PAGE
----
* The American commander fed up with phony Al Qaeda `documentaries' that showed terrorists shooting at bombed out American vehicles as if they had beaten us in open battle. The commander and his men staged the "bombing" of a broken down truck, then when the terrorists came to put on their act, Navy SEAL snipers killed every one.
* Follow the exploits of the great "Deuce Four" battalion that became the center of a "warrior cult" dreaded by terrorists and revered by Iraqis.
*Think Iraqi soldiers can't fight? Read about the elite Iraqi SWAT team taking down a terror cell for the murder of four American soldiers and a brave Iraqi guide.
*Think Americans are occupiers, not liberators, of Iraq? Tell that to the wounded Iraqi interpreter, who, convinced he was about to die, begged his U.S. commander to have his heart cut out and buried in America.
* Learn why so many Iraqi boys dream of becoming American soldiers.
Brutalized by Saddam for decades, Iraqis hungered for strength entwined with justice and tempered by mercy. The American soldier delivered.
We are winning the war in Iraq, not primarily with our overwhelming technology, not with shock and awe destruction, but with the even more powerful force of American values--with the courage and leadership, strength and compassion of soldiers who know both how to kill the bad guy and comfort the child.
Here is the true, untold story of the American soldier and the courage and values that are bringing victory for America--and Iraq.
Top customer reviews
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If the average American's knowledge of the United States' military presence in Iraq was based solely on mainstream media coverage, he or she would be hard-pressed to derive anything positive, let alone apolitical. In fact, the entire seven-plus year War in Iraq (as presented by the majority of media outlets) has been habitually summarized by the following negative highlights: WMDs (or lack thereof), deadly IEDs, "civil war", "insurgency", rising American death toll, civilian deaths and Abu Ghraib. The media portrayal of the average American soldier has even been more despicable and negative: as either a helpless victim of an unjust war or a brutish thug hell-bent on killing enemy and innocents alike. The problem is that the presentation of what is happening in Iraq often appears to be nothing more than a processed, pre-packaged version of events that are aimed more in supporting a political agenda (pro or anti-war) rather than reality.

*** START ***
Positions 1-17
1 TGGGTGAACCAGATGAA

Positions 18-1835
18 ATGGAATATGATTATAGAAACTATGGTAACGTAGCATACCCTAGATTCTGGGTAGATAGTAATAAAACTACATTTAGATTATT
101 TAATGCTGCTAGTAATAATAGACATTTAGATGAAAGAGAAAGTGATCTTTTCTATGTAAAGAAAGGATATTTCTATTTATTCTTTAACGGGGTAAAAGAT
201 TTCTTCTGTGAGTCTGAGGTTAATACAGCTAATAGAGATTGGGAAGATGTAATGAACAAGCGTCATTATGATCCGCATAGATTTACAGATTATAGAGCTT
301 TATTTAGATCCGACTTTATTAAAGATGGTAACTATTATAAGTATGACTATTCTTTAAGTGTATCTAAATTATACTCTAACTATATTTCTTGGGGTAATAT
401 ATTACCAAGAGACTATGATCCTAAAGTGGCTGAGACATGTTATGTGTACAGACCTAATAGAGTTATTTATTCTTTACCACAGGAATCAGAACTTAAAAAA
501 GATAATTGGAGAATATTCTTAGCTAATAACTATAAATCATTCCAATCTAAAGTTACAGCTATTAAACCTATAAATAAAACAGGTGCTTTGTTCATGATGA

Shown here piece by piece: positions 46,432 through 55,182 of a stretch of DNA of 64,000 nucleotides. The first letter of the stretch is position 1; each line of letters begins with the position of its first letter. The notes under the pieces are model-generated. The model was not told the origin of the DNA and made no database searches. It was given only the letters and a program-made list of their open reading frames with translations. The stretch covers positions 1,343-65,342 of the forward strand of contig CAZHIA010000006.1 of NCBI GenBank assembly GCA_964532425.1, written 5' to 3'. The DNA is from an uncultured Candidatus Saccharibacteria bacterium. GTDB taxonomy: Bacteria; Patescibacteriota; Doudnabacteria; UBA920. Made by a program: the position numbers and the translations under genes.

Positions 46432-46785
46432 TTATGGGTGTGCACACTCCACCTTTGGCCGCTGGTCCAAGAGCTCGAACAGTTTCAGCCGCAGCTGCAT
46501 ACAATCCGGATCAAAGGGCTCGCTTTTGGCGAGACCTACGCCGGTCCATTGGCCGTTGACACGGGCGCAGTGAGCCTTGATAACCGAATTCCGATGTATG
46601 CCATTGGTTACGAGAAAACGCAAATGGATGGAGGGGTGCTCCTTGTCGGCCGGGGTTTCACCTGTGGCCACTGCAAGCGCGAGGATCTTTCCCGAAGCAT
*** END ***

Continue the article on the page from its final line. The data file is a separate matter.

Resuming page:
What Michael Yon so effectively articulates is that the American soldiers serving in Iraq are fulfilling their duties both honorably and effectively. They are not helpless, they are not victims, they are not thugs and they most certainly are not dying in vain. While acknowledging the political twists associated with many of the reports covering the War in Iraq, he successfully steers the reader away from the politics and focuses on presenting what he sees and hears from both American and Iraqis ... and his stories are amazing, emotional and intense. Easily recognizable is the sense that Yon garners a high level of trust among the units he covers in his book (quite possibly due to his military background); this trust adds to the credibility factor of his writing ... like Ernie Pyle.
The stories are riveting, tragic and thought-provoking. Yon's account of a small unit action in urban area, where anyone and everyone not donning a US uniform could be the enemy, puts the reader in the shoes of the soldier, forced to make split-second decisions that could end in the death of the enemy, fellow soldiers, innocents or himself. He also reveals the insidious true nature of Al Qaeda in Iraq as an enemy that preaches strict adherence to Islamic law but habitually violates that law through its actions. Yon writes how the use of diplomacy and tact, not bullets and brawn, have enabled the US military to make great strides in earning trust from local Iraqi leaders, as well as converting former enemies to fight alongside the Americans. The spirit among the troops he covers is infectiously positive even though they are aware of their effort is often being portrayed as a failure to the American public. And the story of the little Iraqi girl, Farah, does more than anything to justify the righteous nature of our servicemen and women in Iraq.
"Moment of Truth in Iraq" is arguably one of, if not THE, best written documents of the American military in Iraq. Yon has done a magnificent job of presenting a vividly colorful account of the honorable duty being performed by of our troops fighting such an ambiguous and political modern war. His book provides a refreshing point-of-view that is sorely missing in the mainstream media's portrayal of the war and it may even be powerful enough to change one's opinion of the war as simply being "wrong".